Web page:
We can't order Ram Rajya, our powers limited, SC tells anguished petitioner

SC said it cannot order the establishment of Ram Rajya in India, can’t do several things it wants to due to its limited capacity.

Published: 27th August 2016 05:24 AM  |   Last Updated: 27th August 2016 05:24 AM   |  A+A-

NEW DELHI: The Supreme Court on Friday said it cannot order the establishment of ‘Ram Rajya’ in the country and can’t do several things it wants to due to its limited capacity as an institution.

CJI T S Thakur, while hearing a PIL seeking directions for removal of encroachments on pavements across the country, said the Supreme Court cannot be expected to pass orders on every issue bothering the country and create a Ram Rajya. “Do you think with our directions, everything will be done? Do you think we will pass an order that there will be no corruption in the country and all corruption will go? Should we pass an order that there will be ‘Ram Rajya’ in the country? It cannot be like this,” said CJI Thakur. “We want to do various things but we cannot. Our capacity to do things is limited. This is a problem,” the Bench said.

The court’s observation came when the petitioner, an NGO, urged the Bench not to dismiss its plea asking “if this court does not take any action or pass any direction, then who will”.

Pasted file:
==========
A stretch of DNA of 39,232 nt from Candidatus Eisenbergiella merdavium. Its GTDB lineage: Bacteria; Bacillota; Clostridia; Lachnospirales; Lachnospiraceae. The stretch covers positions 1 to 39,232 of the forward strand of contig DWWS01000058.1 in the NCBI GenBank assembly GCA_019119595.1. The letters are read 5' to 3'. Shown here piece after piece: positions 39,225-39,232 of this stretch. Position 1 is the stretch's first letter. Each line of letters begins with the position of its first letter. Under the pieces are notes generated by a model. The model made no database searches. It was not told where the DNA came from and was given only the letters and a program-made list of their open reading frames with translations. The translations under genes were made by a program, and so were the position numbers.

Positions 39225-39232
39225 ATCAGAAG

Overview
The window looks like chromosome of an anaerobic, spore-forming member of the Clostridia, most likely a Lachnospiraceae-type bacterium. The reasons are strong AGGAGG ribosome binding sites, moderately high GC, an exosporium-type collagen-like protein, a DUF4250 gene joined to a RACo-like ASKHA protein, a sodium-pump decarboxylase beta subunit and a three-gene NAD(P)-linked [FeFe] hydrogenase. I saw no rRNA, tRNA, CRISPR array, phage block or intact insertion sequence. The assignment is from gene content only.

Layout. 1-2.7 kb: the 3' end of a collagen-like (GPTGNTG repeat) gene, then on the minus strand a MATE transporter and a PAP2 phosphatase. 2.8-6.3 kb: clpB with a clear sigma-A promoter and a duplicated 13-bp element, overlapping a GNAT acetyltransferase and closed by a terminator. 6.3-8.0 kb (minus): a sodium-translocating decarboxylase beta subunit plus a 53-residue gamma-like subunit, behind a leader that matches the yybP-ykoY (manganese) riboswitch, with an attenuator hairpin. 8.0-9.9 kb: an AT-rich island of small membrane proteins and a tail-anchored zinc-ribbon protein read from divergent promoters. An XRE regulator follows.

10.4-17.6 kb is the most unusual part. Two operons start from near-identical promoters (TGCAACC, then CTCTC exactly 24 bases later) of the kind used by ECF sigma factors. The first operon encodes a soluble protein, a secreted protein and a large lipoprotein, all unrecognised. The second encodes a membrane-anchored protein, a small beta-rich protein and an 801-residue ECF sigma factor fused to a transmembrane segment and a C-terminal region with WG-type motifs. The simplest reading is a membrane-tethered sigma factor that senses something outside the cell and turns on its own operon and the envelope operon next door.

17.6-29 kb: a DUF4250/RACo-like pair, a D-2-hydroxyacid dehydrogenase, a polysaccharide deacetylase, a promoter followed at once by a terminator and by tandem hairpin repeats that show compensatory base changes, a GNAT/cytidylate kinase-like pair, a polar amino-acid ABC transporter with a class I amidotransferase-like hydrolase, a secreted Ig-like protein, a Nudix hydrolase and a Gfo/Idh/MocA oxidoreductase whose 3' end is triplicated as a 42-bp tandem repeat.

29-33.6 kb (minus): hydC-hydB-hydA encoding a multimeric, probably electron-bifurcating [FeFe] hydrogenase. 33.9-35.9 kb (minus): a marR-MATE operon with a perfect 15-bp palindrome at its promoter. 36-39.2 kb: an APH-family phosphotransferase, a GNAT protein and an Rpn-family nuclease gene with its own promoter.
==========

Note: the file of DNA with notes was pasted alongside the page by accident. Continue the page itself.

The petitioner told the court that there were encroachments on footpaths and roads not only in Delhi but the entire country.

The petitioner Dhanesh Ieshdhan, who argued in person for his NGO, Voice of India, said, “I shed tears of blood seeing the plight of footpaths all over the country taken over. Billions of rupees are spent on the salaries of officials and police, who do nothing.” On this, CJI responded and said, “Main bhi aansoo ro rahan hoon.”

The CJI even called the court’s security personnel to remove the petitioner from the courtroom. But he continued to argue, raising his voice. “Citizens’ fundamental rights are at stake. You are here to protect our fundamental rights... if you cannot... what is the point of having fundamental rights under Constitution... Go ahead and strike them off,” the upset petitioner told the Bench.

The Bench, which had earlier said it would dismiss the plea, later posted it for hearing in February 2017.

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